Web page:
Live Free Or Die: America (and the World) on the Brink (27 page)

BOOK: Live Free Or Die: America (and the World) on the Brink
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Can you believe they pay adults to spend their time harassing students like this? At this school, officials have total discretion to deny students permission to speak on campus if the content of their speech doesn't “support the mission of the school or the mission of a recognized college entity or activity,” said Travis Barham, an attorney with Alliance Defending Freedom, the law firm that represented the aggrieved students after they sued the university. Barham said the school's policy is so restrictive that it prohibits spontaneous conversations anywhere on campus.
The lawsuit was eventually settled, with the college agreeing to change the policies that led to the students' arrest—after a federal judge indicated he believed the school's policies were unconstitutional.

FIRE defines speech codes as “any university regulation or policy that prohibits expression that would be protected by the First Amendment in society at large. Any policy—such as a harassment policy—can be a speech code if it prohibits protected speech or expression.” FIRE points out—chillingly—that “if universities applied these rules to the letter, major voices of public criticism, satire, and commentary would be silenced on American campuses, and some of our greatest authors, artists, and filmmakers would be banned.” These codes harm some students through censorship, and they lead other students to believe they can go through life free of being offended, embarrassed, or made to feel uncomfortable. Our universities are desensitizing students to our liberties, and as FIRE notes, “A nation that does not educate in freedom will not survive in freedom, and will not even know when it has lost it.”

It is particularly dangerous that universities, which are supposed to be bastions of academic inquiry and free expression, are leading the charge against free speech. In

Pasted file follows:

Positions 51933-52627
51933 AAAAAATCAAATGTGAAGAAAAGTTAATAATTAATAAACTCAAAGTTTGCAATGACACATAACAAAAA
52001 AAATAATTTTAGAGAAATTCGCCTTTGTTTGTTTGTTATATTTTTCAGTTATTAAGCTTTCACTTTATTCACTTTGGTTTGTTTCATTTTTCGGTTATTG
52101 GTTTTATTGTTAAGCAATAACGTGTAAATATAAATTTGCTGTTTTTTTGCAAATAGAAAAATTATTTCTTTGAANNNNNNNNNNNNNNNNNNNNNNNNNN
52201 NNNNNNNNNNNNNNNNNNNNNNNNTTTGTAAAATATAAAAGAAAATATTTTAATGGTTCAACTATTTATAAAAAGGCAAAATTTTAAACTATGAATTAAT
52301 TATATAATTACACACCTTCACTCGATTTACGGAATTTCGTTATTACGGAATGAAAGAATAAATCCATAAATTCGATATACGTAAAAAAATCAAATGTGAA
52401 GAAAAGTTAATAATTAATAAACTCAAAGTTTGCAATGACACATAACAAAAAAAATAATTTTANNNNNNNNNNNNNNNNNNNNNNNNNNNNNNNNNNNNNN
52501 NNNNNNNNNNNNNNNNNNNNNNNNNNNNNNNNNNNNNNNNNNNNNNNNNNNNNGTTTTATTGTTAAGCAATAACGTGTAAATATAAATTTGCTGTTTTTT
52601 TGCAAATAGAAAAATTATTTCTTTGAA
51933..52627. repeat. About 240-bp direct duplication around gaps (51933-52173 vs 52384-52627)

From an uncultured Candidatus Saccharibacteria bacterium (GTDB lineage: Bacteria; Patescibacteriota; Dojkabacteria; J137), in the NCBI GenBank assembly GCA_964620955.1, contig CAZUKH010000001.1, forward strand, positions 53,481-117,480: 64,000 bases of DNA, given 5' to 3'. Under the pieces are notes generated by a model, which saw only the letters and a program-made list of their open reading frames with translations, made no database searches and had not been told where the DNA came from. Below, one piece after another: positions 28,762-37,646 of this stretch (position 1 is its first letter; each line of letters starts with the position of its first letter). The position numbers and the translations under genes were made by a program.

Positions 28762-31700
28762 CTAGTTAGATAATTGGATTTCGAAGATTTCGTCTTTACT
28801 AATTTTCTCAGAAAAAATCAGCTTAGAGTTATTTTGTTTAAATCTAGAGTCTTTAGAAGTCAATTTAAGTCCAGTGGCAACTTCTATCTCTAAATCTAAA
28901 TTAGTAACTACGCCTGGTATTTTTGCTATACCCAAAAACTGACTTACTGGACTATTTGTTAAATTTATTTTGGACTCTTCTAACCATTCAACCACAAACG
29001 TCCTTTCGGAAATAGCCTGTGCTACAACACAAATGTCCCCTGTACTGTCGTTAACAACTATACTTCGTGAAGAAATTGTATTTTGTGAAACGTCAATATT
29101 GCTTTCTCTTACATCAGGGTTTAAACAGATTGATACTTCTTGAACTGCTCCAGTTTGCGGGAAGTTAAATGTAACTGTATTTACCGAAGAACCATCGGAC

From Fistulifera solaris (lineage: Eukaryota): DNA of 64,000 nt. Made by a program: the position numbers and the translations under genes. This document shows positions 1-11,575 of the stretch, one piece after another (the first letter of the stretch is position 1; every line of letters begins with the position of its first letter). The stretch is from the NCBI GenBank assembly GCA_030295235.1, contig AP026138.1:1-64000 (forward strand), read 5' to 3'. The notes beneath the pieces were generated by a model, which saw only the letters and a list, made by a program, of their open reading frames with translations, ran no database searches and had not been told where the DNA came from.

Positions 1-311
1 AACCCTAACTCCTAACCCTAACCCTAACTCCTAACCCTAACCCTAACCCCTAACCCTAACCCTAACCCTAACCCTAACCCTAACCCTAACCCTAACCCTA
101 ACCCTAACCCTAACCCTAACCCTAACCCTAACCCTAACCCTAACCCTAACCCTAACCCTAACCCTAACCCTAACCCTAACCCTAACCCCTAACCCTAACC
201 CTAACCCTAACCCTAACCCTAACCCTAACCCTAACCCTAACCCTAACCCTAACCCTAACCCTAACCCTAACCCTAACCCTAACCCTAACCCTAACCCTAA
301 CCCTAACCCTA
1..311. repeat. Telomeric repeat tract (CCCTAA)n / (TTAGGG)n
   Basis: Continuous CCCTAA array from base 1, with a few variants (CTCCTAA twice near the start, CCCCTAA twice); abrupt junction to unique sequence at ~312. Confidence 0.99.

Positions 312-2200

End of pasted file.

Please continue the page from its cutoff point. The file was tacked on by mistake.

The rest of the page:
Speak Freely: Why Universities Must Defend Free Speech
, author Keith Whittington sounds the alarm. “The current crisis of free speech on college campuses,” writes
Whittington, “is both symptom and cause of a larger threat to the maintenance of liberal democracy itself.” Free speech is intrinsically part of what universities are about. “Likewise, free speech is bred into the bones of a modern university, and any institution that sets those principles aside can no longer be meaningfully regarded as a proper institution of higher education.”

Unfortunately, Whittington argues, many universities have abandoned their responsibilities and become “mere facades that camouflage a campus culture that has rejected liberal tolerance and free inquiry in favor of dogma and indoctrination.” Universities, he notes, are essential to the communication of ideas in our society and so must honor free expression. “Sacrificing speech subverts the very rationale for having a university and hampers the ability of universities to achieve their most basic goals.”
But to honor their mission, universities must “preserve the college campus as a sanctuary for serious debate of unorthodox ideas and avoid succumbing to the temptation to make” universities “echo chambers of orthodox creeds.”

Thankfully, most speech codes that have been challenged in court have been struck down.
But as I've told you, leftists never rest. Instead of tucking their tails between their legs, they double down. George Mason law professor Jon Gould observes that “hate speech policies not only persist, but they have actually increased in number following a series of court decisions that ostensibly found many to be unconstitutional.”